Over at my personal blog ProjectHappilyEverAfter.com, people write to me about their marriage problems and then, with the help of other readers, I try to solve them. As a result, I’ve heard about hundreds of issues over the years. While some of the problems are rare, many are not. Some are so sadly common that I’ve written about them several times. Here, you’ll find seven common marriage problems, explained with the help of Venn diagrams.
Marriage Problems Told Through Venn Diagrams 1 of 8
Tech Widowhood 2 of 8
Create tech-free zones: at the dinner table, in the bedroom, and during important conversations. To get your spouse's attention, yelling often doesn't work. Try standing right in front with a hand gently placed on your spouse's shoulder, arm, or even right over the device. Make eye contact and wait.
Sleeping with the Enemy 3 of 8
If your spouse snores loudly, a health check-up is in order. Snoring is a sign of sleep apnea, which raises risk for heart disease. It could be that a CPAP machine saves your spouse's life and your marriage.
The Silent Treatment 4 of 8
Unless you married someone with ESP, saying what you want out loud is so much more effective.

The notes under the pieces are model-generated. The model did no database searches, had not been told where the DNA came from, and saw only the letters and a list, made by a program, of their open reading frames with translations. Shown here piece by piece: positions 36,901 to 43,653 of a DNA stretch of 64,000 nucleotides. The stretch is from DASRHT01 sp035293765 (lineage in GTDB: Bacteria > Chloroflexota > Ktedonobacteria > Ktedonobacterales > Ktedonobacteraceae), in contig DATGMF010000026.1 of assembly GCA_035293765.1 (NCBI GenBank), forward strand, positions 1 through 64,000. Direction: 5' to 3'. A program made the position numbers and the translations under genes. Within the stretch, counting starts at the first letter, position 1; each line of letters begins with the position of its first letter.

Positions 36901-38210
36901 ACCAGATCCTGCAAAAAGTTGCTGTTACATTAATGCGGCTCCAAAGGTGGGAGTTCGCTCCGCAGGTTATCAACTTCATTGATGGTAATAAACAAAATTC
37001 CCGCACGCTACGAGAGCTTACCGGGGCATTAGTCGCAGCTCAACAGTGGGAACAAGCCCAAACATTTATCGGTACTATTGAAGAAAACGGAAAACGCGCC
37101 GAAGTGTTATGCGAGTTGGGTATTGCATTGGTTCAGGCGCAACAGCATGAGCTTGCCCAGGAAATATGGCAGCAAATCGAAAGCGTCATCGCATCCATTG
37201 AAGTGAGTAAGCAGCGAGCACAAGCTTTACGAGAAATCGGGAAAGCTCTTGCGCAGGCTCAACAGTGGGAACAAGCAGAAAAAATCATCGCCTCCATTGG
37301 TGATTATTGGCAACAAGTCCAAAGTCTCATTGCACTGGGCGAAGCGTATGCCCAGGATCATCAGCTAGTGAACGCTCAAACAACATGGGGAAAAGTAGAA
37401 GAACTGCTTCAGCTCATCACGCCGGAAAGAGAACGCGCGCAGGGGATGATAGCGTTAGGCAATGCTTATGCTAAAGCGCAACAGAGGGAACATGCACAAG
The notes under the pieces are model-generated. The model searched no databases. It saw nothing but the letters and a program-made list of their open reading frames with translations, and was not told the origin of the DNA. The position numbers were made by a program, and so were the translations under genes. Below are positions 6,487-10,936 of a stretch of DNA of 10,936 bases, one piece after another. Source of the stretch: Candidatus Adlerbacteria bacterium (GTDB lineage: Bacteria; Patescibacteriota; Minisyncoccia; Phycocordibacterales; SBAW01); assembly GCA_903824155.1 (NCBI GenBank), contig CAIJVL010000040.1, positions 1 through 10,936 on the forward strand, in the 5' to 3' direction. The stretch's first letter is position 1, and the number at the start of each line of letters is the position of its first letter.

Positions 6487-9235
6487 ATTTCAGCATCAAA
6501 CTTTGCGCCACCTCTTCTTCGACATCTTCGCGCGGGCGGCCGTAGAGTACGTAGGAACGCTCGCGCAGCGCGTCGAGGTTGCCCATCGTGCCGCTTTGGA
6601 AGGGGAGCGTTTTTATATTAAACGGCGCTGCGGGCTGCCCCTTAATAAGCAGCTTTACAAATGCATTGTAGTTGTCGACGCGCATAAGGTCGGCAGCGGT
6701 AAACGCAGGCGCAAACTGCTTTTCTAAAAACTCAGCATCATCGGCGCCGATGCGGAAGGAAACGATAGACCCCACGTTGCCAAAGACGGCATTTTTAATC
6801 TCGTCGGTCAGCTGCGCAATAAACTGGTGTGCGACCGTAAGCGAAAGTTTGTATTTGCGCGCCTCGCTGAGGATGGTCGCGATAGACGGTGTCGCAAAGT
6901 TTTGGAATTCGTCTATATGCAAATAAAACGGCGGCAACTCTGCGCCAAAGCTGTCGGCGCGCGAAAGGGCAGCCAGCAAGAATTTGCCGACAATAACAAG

Invasion of the Meddling In-Laws 5 of 8
Try to see things from your in-law's perspective. Chances are, she really and truly means well. Then make a pact with your spouse: neither one of you makes a decision without checking with each other. No matter what mom or dad-in-law asks, the answer is, "I'll get back with you. I'll have to check with my better half."
The Celibate Marriage 6 of 8
Researchers offer hope for couples stuck in celibate marriages due to low libido—and no little blue pills are required. Both hypnotic relaxation therapy and mindfulness meditation show promise in helping women get in the mood.
The Honeymoon Is Over 7 of 8
Patient Acceptance now becomes your secret to marital bliss. Keep an appreciation journal and, each night before bed, write down three things you love about your spouse.
Falling Out of Things in Common 8 of 8
Usually, the complaint "we have nothing in common" is false. You have things in common; you just don't appreciate them. Rather than fixate on your differences, try to zero in on your strengths. What did you used to love about your spouse that you still love today? Also try to compromise. Perhaps you can start a new activity together—one you both find enjoyable.
Read more of Alisa’s writing at ProjectHappilyEverAfter.com.